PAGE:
Sangat proves that mothers will always force their daughters to stay silent about abuse
Written by Zafar Mairaj who has also recently penned down Muqabil, another drama that deals with a victim of sexual abuse, Sangat has hundreds of snags and a few redeeming points.
It’s all hunky dory. Adnan is a doting husband, Ashi is a dutiful wife. But they can’t have kids because Adnan needs to undergo medical treatment in order for Ashi to conceive, a matter which he is delaying. Ashi’s mother (Saba Faisal) is a professor whose colleague’s son, Shavez (Zahid Ahmed) was sort of obsessed with Ashi.
One night, Ashi is visiting her mother when Shavez and two of his friends arrive to rob Ashi’s mother’s house. Shavez locks Ashi in her room and rapes her. His friends want to rape her as well but Shavez stops them and in that occurrence, his face becomes visible to Ashi. She recognises him but says nothing. Her mother realises that Ashi has been raped but asks her to stay silent. Ashi’s mother doesn’t see Shavez’s face and later when she meets him, she asks for his help and they bond because Ashi’s mother is just that nice.
A few weeks later, just when Ashi is picking people from a line-up that the police has arranged for her to identify her attacker, she realises she is pregnant. She says nothing to Adnan about the reality of the baby’s paternity. Only Ashi, her psychotherapist/psychiatrist and Ashi’s mother know that Ashi had been assaulted that night. When the child is born, everyone is ecstatic, but a few weeks later they find out that their daughter, Sangat, has blood cancer and would require DNA testing for bone marrow treatment. It is this when Adnan finds out that Sangat is not his daughter.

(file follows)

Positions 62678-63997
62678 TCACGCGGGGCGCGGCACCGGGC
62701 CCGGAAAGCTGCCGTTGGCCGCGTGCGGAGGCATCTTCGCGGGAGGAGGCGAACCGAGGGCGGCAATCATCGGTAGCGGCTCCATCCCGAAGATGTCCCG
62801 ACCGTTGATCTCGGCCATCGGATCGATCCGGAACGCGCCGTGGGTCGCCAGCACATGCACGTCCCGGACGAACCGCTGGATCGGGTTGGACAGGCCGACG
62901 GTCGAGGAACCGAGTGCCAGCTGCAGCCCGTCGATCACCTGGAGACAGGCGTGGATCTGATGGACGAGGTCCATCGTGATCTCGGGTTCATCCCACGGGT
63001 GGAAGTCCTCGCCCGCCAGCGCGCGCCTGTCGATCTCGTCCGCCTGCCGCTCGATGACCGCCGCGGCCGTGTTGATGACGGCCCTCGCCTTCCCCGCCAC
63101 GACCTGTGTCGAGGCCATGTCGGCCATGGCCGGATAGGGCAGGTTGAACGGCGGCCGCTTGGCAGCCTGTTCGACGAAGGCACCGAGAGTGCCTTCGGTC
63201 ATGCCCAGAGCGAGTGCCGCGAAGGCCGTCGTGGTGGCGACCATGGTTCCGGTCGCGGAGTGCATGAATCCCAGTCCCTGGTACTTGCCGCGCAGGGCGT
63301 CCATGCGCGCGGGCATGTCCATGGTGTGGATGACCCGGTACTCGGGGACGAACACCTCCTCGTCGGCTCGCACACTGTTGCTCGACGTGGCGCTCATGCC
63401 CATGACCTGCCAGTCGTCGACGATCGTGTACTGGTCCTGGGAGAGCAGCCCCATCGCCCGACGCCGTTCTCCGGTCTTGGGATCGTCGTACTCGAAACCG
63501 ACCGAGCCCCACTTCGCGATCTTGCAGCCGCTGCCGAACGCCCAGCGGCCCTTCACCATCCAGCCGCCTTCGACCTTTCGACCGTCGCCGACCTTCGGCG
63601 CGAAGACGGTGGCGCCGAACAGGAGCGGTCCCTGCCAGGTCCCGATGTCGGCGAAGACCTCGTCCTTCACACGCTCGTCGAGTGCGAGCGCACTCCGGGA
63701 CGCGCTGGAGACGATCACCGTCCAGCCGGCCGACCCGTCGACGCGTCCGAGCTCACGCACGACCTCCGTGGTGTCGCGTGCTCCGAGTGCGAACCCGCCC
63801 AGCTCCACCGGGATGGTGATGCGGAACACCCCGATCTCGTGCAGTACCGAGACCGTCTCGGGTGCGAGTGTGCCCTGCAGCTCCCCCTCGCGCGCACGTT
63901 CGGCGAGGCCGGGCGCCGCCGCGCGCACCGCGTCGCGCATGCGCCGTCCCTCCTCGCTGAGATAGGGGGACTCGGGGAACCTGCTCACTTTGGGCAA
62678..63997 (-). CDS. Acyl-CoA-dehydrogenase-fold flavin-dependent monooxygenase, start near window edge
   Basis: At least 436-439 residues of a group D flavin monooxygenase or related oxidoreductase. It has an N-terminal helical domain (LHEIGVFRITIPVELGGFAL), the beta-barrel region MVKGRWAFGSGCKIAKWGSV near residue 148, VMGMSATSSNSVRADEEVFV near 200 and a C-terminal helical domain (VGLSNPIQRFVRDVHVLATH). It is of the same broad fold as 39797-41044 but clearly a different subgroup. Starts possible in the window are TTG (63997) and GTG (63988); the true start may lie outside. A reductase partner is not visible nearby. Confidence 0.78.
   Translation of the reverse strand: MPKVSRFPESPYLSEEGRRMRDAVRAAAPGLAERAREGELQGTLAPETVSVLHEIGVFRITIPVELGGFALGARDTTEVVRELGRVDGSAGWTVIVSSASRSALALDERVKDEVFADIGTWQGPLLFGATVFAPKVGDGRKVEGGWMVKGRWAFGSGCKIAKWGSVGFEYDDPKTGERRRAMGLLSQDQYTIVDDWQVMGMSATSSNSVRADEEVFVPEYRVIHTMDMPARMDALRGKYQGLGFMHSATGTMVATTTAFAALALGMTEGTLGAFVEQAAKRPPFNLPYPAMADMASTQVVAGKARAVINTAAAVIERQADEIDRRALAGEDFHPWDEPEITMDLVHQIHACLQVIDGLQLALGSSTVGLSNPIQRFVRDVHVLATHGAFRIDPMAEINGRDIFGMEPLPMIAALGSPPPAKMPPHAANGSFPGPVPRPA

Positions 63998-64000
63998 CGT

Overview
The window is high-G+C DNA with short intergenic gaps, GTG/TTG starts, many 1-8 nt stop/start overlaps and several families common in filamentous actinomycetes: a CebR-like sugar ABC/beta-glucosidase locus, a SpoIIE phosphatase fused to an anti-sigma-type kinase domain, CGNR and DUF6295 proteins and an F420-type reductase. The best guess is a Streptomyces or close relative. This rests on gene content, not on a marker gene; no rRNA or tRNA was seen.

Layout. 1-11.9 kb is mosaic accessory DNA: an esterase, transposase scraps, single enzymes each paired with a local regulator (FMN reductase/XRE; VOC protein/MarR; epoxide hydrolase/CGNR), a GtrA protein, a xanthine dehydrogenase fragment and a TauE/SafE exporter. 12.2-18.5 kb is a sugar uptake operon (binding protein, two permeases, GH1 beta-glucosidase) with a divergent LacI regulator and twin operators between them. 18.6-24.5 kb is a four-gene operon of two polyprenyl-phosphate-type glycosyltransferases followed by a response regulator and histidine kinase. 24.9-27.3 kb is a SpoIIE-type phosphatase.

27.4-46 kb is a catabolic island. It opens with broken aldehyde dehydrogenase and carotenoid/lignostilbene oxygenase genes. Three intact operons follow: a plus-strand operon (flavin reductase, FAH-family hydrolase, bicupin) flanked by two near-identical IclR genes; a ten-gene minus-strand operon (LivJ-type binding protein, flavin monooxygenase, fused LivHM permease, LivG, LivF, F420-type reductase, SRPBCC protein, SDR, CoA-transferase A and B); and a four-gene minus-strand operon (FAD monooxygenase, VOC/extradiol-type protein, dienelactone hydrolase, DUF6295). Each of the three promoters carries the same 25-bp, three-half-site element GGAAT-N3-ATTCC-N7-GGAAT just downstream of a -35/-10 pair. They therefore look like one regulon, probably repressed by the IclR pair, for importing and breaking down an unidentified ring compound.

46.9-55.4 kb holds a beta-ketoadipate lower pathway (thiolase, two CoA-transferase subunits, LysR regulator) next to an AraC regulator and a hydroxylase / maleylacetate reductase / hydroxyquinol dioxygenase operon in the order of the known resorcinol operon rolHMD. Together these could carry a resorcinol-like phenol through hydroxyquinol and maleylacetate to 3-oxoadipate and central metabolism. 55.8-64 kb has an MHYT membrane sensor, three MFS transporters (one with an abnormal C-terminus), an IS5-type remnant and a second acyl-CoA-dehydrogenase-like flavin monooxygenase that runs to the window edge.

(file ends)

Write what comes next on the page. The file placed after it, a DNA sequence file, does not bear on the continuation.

On the other hand, Ashi’s mother and Shavez have become best friends. She is found trying to get him employed, figuring out his relationships for him and she goes as far as allowing him to stay at her house. Shavez is found trying to ask for forgiveness from God and is trying to make amends. He is still a jerk, though, because he is rude and horrible to the girl who loves him, Salma (Sonia Mishal) and is willing to give up everything for him.
What Sangat managed to get right
Before we dig into what Sangat got absolutely and undoubtedly wrong, let’s first point to the few things it got pretty much right. It was spot on about discussing the effects of sexual abuse on a woman. The shame and the guilt she deals with after such a trauma is not something that can be taken lightly. She lives with it like living with dead weight.
Sangat also got this aspect of attackers often being people you trust and know right, and dealt with it well. There is a long monologue by Adnan in which he talks about how society treats rape victims. He talks at length and passionately about how there is a huge culture of victim blaming that stops victims from coming forward with their stories or seeking justice.
Sangat explored a much ignored reality of how women, especially mothers, force their daughters to stay silent in the face of abuse. In a long detailed dialogue between Ashi and her mother, Ashi’s mother successfully manages to convince Ashi that if she dared tell her husband about what happened on the night of the robbery, Adnan would most certainly not accept her.
This behaviour and the many circumstances that came forth after hiding this fact is catastrophic in many ways. Had Ashi trusted her husband, had Ashi’s mother stood by her and continued to be supportive of her daughter, it would have created problems, sure; but nowhere near as the ones that came to pass later.
What Sangat definitely got wrong
First and foremost, the undue emphasis on how the rapist isn’t really a bad guy, he was just a guy who took some bad decisions because of his troubled life etc, is one of the most problematic aspects of Sangat.
Shavez is shown as someone who has compassion and is helpful but suddenly turns into a psychotic angry person as well as the occasional rapist. This raises about a billion questions (read = discrepancies) about his character.